Russian President Vladimir Putin and his US counterpart, Joe Biden have help telephone dialogue as the crisis over NATO escalates.

The second US-Russian presidential talks this month were expected to focus on Ukraine and the transatlantic bloc’s expansion

The two presidents held phone talks late on Thursday. The additional call, the second one in December, comes ahead of the upcoming Russian-American security talks in Geneva.

Both Washington and Moscow had remained tight-lipped on the specific agenda of the discussion, which began late on Thursday night.

The call convened at 23:35 Moscow time (3:35 PM EST) and lasted for some 50 minutes.

While the White House signaled the topic of the Ukrainian standoff would be invoked, Moscow said the discussion of a comprehensive security agreement, proposed by Russia, will be on the table.

The Kremlin has linked the phone talks to the upcoming high-profile security talks in Geneva, scheduled for January 10, with Putin’s spokesman Dmitry Peskov saying that “there is a need for another telephone conversation, which would come ahead of the start of negotiations.”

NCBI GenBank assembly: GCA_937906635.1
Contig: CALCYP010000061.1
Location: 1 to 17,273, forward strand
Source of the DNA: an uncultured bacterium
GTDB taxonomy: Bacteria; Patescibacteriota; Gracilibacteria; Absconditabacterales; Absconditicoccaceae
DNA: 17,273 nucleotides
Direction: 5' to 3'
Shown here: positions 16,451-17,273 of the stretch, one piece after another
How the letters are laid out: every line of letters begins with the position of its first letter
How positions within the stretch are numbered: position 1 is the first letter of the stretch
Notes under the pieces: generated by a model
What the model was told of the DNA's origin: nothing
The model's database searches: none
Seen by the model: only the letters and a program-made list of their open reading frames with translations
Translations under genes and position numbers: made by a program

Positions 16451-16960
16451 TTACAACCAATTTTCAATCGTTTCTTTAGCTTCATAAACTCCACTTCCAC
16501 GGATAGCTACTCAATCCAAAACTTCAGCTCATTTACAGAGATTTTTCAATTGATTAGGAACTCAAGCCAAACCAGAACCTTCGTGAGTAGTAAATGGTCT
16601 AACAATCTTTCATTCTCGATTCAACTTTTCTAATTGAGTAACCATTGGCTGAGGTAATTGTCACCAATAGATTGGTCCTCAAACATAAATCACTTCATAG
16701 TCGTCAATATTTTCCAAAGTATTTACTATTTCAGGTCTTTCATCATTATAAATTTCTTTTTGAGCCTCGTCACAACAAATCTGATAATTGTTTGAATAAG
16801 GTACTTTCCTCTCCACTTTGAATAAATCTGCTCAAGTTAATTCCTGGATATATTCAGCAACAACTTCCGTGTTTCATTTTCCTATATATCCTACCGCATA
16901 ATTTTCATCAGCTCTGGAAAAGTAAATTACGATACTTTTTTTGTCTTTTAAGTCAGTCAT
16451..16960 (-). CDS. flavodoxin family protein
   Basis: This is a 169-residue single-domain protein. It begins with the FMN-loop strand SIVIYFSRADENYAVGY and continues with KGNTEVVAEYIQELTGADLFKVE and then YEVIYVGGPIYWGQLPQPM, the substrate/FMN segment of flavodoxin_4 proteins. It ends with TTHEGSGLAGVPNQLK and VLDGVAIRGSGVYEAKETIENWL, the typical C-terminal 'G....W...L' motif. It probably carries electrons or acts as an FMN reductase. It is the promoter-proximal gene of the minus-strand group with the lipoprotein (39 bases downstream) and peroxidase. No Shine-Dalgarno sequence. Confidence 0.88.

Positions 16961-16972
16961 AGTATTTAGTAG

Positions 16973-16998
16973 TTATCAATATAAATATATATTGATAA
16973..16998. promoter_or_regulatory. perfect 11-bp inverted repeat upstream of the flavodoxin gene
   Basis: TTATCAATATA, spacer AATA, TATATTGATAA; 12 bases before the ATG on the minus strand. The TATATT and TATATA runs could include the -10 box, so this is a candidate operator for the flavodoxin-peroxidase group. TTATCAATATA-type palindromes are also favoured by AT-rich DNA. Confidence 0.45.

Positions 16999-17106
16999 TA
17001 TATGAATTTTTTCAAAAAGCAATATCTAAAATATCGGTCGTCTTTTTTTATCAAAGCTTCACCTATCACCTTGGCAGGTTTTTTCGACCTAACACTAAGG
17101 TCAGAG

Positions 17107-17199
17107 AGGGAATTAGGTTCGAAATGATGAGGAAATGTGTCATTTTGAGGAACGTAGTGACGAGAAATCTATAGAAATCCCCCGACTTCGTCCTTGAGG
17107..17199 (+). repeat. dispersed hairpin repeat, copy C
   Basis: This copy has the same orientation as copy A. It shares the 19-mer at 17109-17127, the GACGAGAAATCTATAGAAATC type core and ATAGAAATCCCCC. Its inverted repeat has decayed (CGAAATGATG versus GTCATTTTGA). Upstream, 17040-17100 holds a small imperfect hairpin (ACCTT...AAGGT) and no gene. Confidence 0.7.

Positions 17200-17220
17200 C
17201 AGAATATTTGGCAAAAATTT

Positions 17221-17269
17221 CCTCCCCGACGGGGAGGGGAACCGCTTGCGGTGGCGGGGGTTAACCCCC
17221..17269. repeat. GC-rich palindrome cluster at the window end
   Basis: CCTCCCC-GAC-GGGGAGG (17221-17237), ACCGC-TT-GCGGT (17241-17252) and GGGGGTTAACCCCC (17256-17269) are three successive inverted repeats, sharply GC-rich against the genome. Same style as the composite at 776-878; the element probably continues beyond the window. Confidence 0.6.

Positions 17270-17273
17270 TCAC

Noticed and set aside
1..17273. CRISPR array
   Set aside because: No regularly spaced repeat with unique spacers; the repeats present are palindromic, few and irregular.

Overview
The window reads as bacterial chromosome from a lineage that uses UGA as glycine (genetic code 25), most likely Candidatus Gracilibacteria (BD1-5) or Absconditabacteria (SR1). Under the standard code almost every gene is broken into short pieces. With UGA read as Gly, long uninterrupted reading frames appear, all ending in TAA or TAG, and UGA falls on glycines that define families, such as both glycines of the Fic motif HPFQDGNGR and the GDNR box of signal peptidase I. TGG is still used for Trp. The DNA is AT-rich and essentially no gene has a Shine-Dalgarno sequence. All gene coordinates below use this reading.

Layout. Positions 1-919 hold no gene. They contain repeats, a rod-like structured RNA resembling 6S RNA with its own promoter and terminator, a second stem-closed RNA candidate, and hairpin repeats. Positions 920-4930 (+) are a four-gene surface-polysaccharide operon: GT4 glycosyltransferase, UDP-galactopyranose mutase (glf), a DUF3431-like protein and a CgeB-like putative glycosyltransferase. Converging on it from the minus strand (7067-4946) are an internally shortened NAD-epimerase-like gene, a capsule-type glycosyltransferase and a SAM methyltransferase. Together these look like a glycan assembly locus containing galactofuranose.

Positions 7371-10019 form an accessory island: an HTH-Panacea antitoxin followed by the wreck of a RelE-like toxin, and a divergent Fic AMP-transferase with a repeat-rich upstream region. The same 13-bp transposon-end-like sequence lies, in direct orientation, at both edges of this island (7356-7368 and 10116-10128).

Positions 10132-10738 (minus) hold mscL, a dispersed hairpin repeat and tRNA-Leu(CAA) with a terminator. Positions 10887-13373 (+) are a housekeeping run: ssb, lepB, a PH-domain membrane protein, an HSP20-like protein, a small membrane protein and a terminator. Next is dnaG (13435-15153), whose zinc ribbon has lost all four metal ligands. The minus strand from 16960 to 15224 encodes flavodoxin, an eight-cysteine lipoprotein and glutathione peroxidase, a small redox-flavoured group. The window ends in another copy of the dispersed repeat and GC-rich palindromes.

Earlier this month, Putin and Biden held a virtual summit via a secure video link, discussing a wide variety of issues, ranging from cyber security to the fate of the 2015 Iran nuclear deal. The Ukrainian conflict and a proposed security deal on NATO’s non-expansion further to the east were the central topics of the previous talks.

Washington and its western allies have repeatedly accused Moscow of seeking to “invade” neighboring Ukraine, citing an alleged military buildup on its borders as proof.

Russia insists it has zero intent of attacking anybody, maintaining that any troop movements within its own territory are strictly its domestic business.





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